Marcus Yam was taking pictures of several Afghans who were attempting to raise their national flag on Thursday when a fighter hit him in the side of the head, knocking him to the ground, where the Taliban militant continued to hit the journalist, with another fighter demanding that he delete his photos.
Mr Yam was detained before an English-speaking fighter decided to let him leave after offering him an energy drink.
In a piece for the LA Times on 19 August, Mr Yam wrote that he wanted to “capture the mood” on the streets of Kabul on Afghanistan’s independence day celebrating the end of British occupation in 1919.
Mr Yam described having blood splattered on his clothes and camera as he attended an event for Ashura, a ritual for devout Shiite Muslims when they beat themselves with chains in a show of penance and mourning. Shiite Muslim events have been targeted by often deadly attacks in the country, he added.
Around 200 men waved the traditional Afghan flag in a show of support for the former government and in defiance of the Taliban. They scaled a rock foundation in a traffic circle to raise their flag to the top of a flag pole. But soon, Taliban fighters began to move in.
“I realized this was the kind of confrontation that could get ugly fast,” Mr Yam noted.
The fighters circled around the protesters and shoving and arguing ensued. As he and another reporter were moving away from the commotion, Mr Yam attempted to take a photo when “someone tugged on my camera strap, and I felt the kinetic-energy connection of a fist to the side of my head. A Taliban fighter had sucker-punched me. He was a tall burly man who started screaming in Dari, the local language, pointing at our cameras”.
Another, smaller Taliban fighter punched the other journalist in the ear as the large man continued to attack Mr Yam, forcing them to the ground as they tried to say that they were foreign reporters.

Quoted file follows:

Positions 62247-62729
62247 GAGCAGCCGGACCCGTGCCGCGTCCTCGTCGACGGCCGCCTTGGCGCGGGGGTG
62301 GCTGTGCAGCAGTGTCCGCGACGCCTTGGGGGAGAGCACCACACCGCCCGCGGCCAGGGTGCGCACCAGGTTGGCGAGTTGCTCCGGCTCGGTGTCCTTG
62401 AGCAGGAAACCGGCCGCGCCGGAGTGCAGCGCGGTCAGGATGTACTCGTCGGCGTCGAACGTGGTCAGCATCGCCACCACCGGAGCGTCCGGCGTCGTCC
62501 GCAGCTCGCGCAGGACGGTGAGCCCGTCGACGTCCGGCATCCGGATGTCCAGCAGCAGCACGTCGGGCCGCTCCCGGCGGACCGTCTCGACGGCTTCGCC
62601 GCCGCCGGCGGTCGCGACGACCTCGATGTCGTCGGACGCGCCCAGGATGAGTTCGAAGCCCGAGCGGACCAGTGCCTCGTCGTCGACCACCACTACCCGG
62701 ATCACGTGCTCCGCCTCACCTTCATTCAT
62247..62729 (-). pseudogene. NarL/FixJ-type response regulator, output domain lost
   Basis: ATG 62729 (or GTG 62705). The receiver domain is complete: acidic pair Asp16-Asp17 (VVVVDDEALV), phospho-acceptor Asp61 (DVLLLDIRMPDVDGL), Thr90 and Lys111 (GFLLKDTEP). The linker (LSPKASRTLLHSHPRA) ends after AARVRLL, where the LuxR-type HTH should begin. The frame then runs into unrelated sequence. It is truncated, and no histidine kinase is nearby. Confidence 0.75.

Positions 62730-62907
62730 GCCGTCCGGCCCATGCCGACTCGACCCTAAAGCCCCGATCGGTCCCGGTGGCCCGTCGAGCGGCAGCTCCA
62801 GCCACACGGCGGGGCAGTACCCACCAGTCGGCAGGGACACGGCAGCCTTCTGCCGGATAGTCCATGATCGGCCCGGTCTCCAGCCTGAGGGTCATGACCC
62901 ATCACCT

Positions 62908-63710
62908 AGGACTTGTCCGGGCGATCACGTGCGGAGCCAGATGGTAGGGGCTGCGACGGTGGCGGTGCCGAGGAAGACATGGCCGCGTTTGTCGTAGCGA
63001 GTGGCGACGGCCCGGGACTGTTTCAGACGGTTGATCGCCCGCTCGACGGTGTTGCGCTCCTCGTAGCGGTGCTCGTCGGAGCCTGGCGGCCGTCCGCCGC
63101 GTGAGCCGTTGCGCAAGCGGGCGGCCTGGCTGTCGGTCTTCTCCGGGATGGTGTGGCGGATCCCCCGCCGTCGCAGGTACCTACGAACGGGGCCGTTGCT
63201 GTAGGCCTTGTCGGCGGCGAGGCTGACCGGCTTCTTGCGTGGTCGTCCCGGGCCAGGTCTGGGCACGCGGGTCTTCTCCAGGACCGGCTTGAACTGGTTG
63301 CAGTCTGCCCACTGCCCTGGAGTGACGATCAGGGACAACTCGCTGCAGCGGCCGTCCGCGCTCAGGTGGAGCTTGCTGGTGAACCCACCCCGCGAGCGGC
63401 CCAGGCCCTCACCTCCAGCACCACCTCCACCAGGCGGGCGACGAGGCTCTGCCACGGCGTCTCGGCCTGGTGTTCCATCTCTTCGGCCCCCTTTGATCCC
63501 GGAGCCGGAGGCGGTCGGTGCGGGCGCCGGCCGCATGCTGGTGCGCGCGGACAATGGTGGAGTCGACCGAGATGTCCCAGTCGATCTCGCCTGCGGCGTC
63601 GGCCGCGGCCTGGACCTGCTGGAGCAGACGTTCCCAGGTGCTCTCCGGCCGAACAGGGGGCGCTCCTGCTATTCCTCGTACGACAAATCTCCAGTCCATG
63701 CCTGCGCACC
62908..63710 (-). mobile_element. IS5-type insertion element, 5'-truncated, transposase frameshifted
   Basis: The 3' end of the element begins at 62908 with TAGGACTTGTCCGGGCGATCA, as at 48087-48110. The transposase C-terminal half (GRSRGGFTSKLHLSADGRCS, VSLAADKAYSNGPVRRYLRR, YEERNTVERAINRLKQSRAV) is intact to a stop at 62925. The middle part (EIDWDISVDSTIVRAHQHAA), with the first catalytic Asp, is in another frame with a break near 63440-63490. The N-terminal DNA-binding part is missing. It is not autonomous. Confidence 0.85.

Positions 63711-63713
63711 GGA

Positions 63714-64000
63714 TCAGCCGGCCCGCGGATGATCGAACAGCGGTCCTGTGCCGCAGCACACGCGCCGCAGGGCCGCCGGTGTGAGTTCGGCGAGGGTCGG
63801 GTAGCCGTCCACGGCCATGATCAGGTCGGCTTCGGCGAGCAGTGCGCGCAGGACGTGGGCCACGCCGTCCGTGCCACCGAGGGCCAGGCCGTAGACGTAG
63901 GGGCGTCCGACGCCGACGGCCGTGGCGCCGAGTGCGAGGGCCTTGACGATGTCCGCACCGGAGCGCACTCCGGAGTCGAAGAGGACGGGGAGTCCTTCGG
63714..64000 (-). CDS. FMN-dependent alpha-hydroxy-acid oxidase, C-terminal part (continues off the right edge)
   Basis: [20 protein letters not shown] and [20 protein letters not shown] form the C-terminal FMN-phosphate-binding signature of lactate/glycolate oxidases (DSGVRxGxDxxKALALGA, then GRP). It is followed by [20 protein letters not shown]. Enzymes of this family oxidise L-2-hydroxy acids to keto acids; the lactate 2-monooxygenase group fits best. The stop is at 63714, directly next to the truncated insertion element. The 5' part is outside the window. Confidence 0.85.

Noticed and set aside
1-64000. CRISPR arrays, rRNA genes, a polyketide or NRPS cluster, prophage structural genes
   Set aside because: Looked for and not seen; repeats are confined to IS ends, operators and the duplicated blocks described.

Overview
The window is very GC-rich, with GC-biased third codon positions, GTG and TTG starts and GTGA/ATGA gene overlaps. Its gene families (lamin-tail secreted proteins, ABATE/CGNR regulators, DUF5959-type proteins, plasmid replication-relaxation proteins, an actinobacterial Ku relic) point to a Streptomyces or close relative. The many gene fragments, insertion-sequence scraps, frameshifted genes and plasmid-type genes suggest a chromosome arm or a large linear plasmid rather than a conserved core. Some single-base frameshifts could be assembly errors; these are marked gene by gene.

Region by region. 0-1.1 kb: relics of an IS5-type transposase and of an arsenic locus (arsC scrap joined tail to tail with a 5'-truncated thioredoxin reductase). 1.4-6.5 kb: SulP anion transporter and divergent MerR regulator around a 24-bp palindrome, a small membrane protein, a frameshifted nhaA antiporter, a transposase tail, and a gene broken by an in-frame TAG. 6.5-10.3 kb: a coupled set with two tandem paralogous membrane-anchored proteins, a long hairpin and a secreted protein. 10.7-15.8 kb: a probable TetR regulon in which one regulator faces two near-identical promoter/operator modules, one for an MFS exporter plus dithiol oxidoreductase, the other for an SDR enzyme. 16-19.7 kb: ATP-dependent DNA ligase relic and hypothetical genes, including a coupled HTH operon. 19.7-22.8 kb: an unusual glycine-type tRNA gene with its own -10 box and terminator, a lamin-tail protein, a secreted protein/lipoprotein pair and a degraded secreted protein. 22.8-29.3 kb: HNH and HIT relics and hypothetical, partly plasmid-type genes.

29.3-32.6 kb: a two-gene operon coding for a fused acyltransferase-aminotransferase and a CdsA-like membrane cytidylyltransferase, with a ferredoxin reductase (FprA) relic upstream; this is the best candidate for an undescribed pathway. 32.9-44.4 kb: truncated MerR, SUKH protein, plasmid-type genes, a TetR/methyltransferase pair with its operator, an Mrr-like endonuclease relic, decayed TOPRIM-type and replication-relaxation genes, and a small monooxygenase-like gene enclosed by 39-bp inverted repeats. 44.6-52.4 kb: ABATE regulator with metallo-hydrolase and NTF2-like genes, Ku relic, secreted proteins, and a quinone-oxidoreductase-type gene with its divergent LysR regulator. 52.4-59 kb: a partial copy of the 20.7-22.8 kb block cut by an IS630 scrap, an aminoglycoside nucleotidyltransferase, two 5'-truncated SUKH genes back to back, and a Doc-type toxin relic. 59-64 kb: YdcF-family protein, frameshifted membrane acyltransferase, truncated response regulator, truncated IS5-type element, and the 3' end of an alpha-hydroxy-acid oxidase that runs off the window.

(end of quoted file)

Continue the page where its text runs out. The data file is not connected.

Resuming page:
The surrounding crowd dispersed as gunfire was heard in the air. The LA Times reporter tried to move away as his attacker looked to see what was going on around him, but was hit to the ground once again.
He wrote that he “felt intense fear” as he saw the Taliban fighter take a firm grip around his rifle.
“Please do not hurt us. We’re journalists, we’re foreigners,” he told the fighter. “We’re media. We’re allowed to work,” both reporters said multiple times.
Taliban special forces arrived and cleared the area of protesters. The smaller fighter who had attacked the other journalist suddenly started speaking English, demanding that they delete their photos, to which they pushed back, arguing they had a right to report the news.
In a change of tone, the English-speaking militant asked how they were doing and if they needed hospital care.
“He suggested bringing us to a safer location, which sounded to me like a code word for detention,” Mr Yam wrote. Instead, they simply asked to be allowed to go back to their offices.
In yet another change in demeanour, the fighter “apologised profusely for our troubles, but not for beating us” when the journalists told him what outlets they worked for.
“We were each brought a bottle of cold water and a can of Monster Energy drink, a favourite of the US soldiers who controlled the city until a few days ago,” Mr Yam recalled.
“Please, could you tell me who hit you? We will capture him, and punish him,” the fighter asked them, prompting Mr Yam to look at his fellow reporter “in disbelief”.
He said that as they were escorted to their car to get back to their bureaus, Taliban fighters started joking with them about how they could have been “mistaken for locals because of our traditional dress,” consisting of a loose-fitting tunic and trousers.
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